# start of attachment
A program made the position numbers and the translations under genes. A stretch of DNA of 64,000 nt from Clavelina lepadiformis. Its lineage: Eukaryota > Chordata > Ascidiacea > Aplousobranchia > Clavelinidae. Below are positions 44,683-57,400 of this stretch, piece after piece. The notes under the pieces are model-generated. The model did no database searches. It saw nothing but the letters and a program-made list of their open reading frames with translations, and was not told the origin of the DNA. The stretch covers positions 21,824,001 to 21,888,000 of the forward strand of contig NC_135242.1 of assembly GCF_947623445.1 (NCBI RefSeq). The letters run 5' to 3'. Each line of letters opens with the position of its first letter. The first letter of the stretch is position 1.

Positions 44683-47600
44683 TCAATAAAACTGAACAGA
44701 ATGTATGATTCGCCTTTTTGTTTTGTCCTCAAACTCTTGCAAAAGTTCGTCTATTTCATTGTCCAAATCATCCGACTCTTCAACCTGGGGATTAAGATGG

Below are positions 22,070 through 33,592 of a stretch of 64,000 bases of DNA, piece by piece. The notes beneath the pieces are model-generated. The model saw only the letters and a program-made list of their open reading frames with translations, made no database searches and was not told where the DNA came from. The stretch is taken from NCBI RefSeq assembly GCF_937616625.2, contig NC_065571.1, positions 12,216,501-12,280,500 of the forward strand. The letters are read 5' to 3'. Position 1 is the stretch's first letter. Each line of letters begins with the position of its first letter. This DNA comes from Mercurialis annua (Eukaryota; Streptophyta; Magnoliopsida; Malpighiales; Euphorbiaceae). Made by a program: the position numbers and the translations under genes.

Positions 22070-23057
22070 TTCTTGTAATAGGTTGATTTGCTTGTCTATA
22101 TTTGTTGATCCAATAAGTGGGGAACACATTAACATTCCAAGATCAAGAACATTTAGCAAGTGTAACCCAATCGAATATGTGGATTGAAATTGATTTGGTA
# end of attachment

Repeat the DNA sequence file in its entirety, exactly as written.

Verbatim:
A program made the position numbers and the translations under genes. A stretch of DNA of 64,000 nt from Clavelina lepadiformis. Its lineage: Eukaryota > Chordata > Ascidiacea > Aplousobranchia > Clavelinidae. Below are positions 44,683-57,400 of this stretch, piece after piece. The notes under the pieces are model-generated. The model did no database searches. It saw nothing but the letters and a program-made list of their open reading frames with translations, and was not told the origin of the DNA. The stretch covers positions 21,824,001 to 21,888,000 of the forward strand of contig NC_135242.1 of assembly GCF_947623445.1 (NCBI RefSeq). The letters run 5' to 3'. Each line of letters opens with the position of its first letter. The first letter of the stretch is position 1.

Positions 44683-47600
44683 TCAATAAAACTGAACAGA
44701 ATGTATGATTCGCCTTTTTGTTTTGTCCTCAAACTCTTGCAAAAGTTCGTCTATTTCATTGTCCAAATCATCCGACTCTTCAACCTGGGGATTAAGATGG

Below are positions 22,070 through 33,592 of a stretch of 64,000 bases of DNA, piece by piece. The notes beneath the pieces are model-generated. The model saw only the letters and a program-made list of their open reading frames with translations, made no database searches and was not told where the DNA came from. The stretch is taken from NCBI RefSeq assembly GCF_937616625.2, contig NC_065571.1, positions 12,216,501-12,280,500 of the forward strand. The letters are read 5' to 3'. Position 1 is the stretch's first letter. Each line of letters begins with the position of its first letter. This DNA comes from Mercurialis annua (Eukaryota; Streptophyta; Magnoliopsida; Malpighiales; Euphorbiaceae). Made by a program: the position numbers and the translations under genes.

Positions 22070-23057
22070 TTCTTGTAATAGGTTGATTTGCTTGTCTATA
22101 TTTGTTGATCCAATAAGTGGGGAACACATTAACATTCCAAGATCAAGAACATTTAGCAAGTGTAACCCAATCGAATATGTGGATTGAAATTGATTTGGTA